Walter Cronkite hosted the reenactments of historical events. Shows included "The Landing of the Hindenburg", "The Salem Witchcraft Trials", "The Gettysburg Address", "The Fall of Troy", and "The Scuttling of the Graf Spee".
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5   4   3   2   1   Unknown  
1971   1957   1956   1955   1954   1953  
Won 2 Primetime Emmys. Another 1 win & 4 nominations. See more awards »

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Cast

Complete series cast summary:
Walter Cronkite ...  Himself - Host - Narrator / ... 116 episodes, 1953-1971
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Storyline

Walter Cronkite hosted the reenactments of historical events. Shows included "The Landing of the Hindenburg", "The Salem Witchcraft Trials", "The Gettysburg Address", "The Fall of Troy", and "The Scuttling of the Graf Spee". Written by Anonymous

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Genres:

Drama | History

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Details

Country:

USA

Language:

English

Release Date:

1 February 1953 (USA) See more »

Company Credits

Production Co:

CBS News See more »
Show more on IMDbPro »

Technical Specs

Runtime:

Sound Mix:

Mono

Aspect Ratio:

1.33 : 1
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Did You Know?

Quotes

[last lines]
Narrator: What sort of day was it? A day like all days, filled with those events that alter and illuminate our times... and you were there.
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User Reviews

 
Where's the 1971 version?
11 January 2012 | by Moax429See all my reviews

I, too, remember seeing an episode of the original "You Are There" in elementary school in 1973 (I don't remember which episode, however). And since selected episodes of the original 1950's series are now on DVD, I hope to check out some of them.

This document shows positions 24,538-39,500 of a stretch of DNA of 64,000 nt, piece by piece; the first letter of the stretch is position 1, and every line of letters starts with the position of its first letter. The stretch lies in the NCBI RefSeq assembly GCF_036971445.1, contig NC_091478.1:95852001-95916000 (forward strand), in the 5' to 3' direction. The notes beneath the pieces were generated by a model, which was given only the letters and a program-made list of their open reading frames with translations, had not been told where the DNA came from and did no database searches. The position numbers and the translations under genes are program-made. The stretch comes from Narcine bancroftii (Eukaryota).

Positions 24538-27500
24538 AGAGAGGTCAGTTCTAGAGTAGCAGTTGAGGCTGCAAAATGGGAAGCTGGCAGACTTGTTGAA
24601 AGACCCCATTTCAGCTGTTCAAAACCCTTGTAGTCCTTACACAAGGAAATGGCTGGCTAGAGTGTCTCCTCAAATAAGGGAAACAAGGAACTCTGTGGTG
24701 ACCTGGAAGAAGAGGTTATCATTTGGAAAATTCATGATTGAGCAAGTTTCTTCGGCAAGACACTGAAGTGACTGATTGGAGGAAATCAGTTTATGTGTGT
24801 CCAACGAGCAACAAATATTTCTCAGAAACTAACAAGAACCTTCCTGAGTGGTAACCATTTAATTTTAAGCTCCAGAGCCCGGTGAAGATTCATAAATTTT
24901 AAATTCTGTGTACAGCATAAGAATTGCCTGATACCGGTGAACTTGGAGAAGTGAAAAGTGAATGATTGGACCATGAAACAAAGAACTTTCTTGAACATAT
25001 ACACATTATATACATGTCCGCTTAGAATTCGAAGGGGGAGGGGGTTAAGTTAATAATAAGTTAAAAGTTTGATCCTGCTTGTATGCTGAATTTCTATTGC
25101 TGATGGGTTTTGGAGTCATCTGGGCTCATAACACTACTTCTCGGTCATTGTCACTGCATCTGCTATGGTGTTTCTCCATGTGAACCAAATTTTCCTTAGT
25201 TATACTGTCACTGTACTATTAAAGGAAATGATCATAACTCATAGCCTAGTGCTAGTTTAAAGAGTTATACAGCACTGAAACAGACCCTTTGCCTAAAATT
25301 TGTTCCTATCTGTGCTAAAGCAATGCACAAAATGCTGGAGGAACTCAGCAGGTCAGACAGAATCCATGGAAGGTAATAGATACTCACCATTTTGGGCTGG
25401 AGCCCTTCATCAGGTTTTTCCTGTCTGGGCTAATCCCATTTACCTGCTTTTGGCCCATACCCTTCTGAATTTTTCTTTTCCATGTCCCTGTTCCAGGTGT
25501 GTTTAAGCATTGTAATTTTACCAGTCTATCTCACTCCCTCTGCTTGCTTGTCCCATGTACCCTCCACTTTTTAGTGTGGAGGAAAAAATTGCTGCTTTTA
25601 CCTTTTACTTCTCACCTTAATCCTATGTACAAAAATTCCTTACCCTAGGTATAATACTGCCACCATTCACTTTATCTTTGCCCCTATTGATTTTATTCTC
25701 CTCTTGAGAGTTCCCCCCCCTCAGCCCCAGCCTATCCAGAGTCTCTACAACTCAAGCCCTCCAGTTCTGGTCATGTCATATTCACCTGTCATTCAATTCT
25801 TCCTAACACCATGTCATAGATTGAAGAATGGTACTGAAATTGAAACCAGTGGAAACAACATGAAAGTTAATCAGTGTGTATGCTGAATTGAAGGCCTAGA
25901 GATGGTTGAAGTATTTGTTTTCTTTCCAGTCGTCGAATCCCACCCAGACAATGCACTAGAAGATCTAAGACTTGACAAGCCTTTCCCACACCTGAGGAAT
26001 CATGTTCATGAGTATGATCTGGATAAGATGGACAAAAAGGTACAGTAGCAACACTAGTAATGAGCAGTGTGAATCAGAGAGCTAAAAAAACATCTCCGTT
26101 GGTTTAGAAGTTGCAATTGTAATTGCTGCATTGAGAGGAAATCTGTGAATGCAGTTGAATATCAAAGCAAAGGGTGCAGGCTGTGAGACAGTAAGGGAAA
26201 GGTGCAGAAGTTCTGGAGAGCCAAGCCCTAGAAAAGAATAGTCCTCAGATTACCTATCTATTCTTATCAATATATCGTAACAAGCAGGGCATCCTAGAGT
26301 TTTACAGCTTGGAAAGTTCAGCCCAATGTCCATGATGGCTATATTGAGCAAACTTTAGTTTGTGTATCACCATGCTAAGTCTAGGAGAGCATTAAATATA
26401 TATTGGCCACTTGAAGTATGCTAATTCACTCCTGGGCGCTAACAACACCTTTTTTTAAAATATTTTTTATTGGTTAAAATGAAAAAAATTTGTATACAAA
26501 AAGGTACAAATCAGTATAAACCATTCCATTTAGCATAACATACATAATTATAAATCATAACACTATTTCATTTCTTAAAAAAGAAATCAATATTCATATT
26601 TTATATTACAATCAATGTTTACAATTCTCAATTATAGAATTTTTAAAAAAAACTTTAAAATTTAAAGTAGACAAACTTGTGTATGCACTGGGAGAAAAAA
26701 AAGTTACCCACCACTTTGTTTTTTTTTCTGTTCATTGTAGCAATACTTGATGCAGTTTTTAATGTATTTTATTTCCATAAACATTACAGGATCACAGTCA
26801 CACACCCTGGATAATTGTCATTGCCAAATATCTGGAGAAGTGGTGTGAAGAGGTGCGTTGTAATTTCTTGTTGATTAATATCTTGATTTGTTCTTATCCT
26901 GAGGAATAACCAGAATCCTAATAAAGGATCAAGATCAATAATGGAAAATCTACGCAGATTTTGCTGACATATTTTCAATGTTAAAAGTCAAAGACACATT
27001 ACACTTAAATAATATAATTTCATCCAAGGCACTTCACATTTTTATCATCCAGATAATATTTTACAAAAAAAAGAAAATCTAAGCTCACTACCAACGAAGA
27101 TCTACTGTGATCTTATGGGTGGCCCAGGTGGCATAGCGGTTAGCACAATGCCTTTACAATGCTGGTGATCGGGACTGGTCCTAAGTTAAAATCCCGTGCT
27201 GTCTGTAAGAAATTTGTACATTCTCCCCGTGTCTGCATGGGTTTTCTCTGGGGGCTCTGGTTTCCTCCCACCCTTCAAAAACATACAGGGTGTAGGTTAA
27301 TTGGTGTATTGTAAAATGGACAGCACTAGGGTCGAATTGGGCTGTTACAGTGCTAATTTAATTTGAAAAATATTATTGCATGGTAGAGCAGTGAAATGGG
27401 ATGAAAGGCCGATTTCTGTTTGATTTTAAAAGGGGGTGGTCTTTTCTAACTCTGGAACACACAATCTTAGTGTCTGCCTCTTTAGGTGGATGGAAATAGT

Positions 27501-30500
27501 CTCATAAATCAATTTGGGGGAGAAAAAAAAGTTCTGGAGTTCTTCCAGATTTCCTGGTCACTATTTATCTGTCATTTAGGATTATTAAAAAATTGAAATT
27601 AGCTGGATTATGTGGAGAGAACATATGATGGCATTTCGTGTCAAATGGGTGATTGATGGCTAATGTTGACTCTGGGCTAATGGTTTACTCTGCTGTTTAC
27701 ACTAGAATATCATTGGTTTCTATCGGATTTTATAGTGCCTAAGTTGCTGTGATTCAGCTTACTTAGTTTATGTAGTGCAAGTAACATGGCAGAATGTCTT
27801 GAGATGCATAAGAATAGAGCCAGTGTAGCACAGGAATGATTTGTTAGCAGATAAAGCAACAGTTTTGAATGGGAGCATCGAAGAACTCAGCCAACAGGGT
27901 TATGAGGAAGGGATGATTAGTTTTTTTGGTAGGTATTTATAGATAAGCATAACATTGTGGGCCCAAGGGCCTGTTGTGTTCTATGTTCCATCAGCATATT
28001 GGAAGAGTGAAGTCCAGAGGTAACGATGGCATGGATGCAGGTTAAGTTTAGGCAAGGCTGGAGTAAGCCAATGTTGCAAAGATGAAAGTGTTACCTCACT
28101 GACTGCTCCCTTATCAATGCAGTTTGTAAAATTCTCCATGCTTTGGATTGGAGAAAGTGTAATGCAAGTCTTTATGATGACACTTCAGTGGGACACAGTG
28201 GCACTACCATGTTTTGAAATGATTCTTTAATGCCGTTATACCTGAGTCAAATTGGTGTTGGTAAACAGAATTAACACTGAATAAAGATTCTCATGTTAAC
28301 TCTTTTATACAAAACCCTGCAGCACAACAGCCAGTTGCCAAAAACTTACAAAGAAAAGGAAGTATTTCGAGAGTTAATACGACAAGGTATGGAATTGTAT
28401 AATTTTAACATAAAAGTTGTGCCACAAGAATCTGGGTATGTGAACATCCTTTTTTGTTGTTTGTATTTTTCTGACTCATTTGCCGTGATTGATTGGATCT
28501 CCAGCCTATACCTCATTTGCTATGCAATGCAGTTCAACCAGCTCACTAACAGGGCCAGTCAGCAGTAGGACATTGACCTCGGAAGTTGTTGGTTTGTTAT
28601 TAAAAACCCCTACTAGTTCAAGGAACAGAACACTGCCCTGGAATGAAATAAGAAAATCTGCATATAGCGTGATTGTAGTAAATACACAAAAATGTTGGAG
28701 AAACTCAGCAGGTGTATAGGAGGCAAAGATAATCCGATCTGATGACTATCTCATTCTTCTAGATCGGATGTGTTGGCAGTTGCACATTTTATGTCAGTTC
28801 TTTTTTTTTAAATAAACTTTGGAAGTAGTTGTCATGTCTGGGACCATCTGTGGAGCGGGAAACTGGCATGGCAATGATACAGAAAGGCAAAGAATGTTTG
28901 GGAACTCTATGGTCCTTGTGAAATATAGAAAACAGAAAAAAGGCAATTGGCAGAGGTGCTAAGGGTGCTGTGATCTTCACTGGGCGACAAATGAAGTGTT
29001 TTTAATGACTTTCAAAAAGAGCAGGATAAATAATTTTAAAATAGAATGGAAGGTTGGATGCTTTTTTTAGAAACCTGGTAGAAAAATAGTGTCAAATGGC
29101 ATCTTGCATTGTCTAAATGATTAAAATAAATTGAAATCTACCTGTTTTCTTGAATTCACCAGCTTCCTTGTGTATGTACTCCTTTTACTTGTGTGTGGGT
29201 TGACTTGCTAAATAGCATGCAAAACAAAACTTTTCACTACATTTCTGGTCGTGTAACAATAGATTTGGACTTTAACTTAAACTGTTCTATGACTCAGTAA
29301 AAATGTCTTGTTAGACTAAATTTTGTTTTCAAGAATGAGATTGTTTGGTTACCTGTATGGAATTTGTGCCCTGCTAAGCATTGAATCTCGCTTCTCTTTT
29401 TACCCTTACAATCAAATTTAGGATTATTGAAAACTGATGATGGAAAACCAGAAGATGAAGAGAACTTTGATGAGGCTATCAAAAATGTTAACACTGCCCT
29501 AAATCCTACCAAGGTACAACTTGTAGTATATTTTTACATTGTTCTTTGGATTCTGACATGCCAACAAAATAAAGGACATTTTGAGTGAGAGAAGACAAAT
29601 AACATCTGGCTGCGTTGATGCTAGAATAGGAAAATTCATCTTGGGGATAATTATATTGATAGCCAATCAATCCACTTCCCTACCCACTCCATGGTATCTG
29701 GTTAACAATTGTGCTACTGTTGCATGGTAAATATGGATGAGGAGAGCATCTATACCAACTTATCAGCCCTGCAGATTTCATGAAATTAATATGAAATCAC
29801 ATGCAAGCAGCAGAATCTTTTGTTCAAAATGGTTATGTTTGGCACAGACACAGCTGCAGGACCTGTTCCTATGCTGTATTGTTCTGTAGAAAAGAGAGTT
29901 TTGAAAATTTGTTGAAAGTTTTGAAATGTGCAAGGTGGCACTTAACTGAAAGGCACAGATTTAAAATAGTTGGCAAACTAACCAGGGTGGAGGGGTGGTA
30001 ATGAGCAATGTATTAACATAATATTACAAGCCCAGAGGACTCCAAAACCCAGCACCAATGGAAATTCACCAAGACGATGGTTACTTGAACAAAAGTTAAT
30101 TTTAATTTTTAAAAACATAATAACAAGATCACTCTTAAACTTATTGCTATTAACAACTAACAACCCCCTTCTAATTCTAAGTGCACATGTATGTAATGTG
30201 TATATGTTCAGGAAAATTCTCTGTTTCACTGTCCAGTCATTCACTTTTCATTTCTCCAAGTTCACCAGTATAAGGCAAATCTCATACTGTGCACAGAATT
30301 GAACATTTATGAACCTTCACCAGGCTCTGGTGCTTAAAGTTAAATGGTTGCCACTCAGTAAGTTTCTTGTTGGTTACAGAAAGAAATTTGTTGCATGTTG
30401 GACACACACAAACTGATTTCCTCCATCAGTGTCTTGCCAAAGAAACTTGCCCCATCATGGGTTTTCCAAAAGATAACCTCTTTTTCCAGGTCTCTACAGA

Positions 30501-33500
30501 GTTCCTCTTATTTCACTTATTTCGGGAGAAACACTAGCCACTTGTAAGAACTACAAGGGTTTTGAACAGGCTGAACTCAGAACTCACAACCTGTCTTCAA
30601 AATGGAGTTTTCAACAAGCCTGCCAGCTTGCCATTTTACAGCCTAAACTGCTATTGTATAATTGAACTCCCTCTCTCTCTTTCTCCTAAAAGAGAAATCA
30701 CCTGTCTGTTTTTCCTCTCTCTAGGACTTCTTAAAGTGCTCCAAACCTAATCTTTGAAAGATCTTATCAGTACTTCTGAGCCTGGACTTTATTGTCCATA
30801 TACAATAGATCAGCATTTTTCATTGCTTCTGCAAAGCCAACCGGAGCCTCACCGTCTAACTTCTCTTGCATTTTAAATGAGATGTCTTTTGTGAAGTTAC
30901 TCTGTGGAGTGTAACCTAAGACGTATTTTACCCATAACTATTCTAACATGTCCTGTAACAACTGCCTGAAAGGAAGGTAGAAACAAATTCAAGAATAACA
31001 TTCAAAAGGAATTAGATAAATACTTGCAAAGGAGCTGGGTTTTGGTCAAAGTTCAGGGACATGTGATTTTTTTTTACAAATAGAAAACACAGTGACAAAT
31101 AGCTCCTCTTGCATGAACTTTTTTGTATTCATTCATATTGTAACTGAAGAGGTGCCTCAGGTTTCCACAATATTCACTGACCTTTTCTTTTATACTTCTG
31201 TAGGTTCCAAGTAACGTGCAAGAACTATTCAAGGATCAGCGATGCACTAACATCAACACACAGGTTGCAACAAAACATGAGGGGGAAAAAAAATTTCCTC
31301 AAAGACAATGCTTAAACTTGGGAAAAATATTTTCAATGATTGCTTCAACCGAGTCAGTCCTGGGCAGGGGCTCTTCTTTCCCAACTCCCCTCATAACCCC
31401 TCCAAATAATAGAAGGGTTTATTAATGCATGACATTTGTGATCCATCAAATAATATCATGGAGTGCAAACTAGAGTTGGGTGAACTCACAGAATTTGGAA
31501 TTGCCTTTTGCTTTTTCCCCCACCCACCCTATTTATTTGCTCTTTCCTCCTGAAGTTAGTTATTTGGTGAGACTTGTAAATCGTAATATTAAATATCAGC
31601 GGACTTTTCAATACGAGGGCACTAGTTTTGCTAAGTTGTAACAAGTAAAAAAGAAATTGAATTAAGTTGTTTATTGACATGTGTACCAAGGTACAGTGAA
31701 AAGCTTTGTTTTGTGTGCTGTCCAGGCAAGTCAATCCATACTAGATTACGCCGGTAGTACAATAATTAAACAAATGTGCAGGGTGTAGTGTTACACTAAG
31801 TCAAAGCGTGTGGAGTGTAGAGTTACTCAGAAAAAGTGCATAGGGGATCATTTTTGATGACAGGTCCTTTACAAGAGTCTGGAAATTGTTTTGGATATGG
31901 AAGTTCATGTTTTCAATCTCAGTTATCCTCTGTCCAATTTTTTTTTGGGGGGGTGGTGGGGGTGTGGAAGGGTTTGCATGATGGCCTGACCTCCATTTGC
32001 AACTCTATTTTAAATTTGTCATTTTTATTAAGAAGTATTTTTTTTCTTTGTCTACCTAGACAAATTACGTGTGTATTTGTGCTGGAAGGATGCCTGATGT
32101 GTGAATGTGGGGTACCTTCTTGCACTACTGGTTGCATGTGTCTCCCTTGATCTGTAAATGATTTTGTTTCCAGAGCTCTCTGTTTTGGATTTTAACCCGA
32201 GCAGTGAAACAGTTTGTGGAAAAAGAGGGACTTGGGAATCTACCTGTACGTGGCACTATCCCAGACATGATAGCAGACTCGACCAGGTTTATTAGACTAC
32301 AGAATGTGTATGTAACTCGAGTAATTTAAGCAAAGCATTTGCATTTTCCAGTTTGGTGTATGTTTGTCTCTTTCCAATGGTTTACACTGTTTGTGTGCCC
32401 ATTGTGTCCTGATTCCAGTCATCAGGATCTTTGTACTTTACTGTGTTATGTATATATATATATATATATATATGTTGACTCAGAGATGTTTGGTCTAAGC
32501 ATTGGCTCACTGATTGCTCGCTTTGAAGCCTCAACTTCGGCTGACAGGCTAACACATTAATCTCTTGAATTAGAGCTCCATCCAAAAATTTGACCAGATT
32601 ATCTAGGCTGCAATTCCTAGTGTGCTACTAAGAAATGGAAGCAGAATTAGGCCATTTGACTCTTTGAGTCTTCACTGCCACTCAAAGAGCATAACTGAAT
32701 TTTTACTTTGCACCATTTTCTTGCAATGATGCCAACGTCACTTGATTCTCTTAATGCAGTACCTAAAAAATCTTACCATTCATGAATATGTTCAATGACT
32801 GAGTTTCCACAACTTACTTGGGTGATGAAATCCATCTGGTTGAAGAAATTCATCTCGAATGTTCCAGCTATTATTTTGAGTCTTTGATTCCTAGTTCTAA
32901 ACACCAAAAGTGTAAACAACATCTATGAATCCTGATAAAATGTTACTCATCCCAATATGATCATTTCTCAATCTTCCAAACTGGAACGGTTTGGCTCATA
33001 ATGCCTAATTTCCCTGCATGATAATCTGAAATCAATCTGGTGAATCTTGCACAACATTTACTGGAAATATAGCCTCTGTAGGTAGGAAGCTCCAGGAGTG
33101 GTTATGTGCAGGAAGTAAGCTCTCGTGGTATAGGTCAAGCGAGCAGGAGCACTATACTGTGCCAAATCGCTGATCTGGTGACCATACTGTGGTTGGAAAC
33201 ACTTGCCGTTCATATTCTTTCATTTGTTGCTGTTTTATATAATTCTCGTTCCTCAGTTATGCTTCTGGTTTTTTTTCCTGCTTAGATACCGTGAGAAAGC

But, having been born in April 1962 - and *this* is the one I *really* remember, having seen it on some Saturday afternoons when I was a kid - I'd like to know:

*What about the 1971-72 revival of "You Are There?"*

I recently saw just the opening and closing of one episode from the "You Are There" revival on YouTube; it was the one about the Alamo. According to the credits, Fred Gwynne of "The Munsters" had a brief role in this segment (for some strange reason, the poster of that video *didn't* include the body of that episode in his submission).

Also, I discovered some episodes of the 1971 "You Are There" were made available for school use; following the closing credits, a title card read: "Distributed by BFA Educational Media." I did some research on Google and found out BFA morphed into a company now called The Phoenix Learning Group, Inc.; when I went to PLG's website, I checked to see if any episodes of the 1971 "You Are There" were still available on DVD or VHS. Sadly, PLG is *no longer* printing any episodes of the 1971 "You Are There" on DVD or other formats, including the above-mentioned "Alamo" episode. (The 1971 revival of "You Are There" was recorded on videotape rather than film; perhaps that's another reason hampering a DVD release of this version? I can only hope not, since that "Alamo" episode was converted to film from videotape without any problem.)

So, CBS, if you and your sister company Paramount Home Entertainment don't want to release the 1971 version of "You Are There" on DVD yourselves, why don't you lease it out to Shout! Factory, Real Gone, or some other "Classic TV" DVD company? I'm sure there are others who remember the 1971 revival of the show and might enjoy seeing these episodes again, too (hopefully you still have the 1971 "You Are There" in your archives and didn't let the copyrights expire)!

In the meantime, I hope to purchase some of those original 50's "You Are There" episodes on DVD and watch them. After viewing the brief snippet of that one 1971 episode on YouTube, that made me want to see other episodes of the original series even more!


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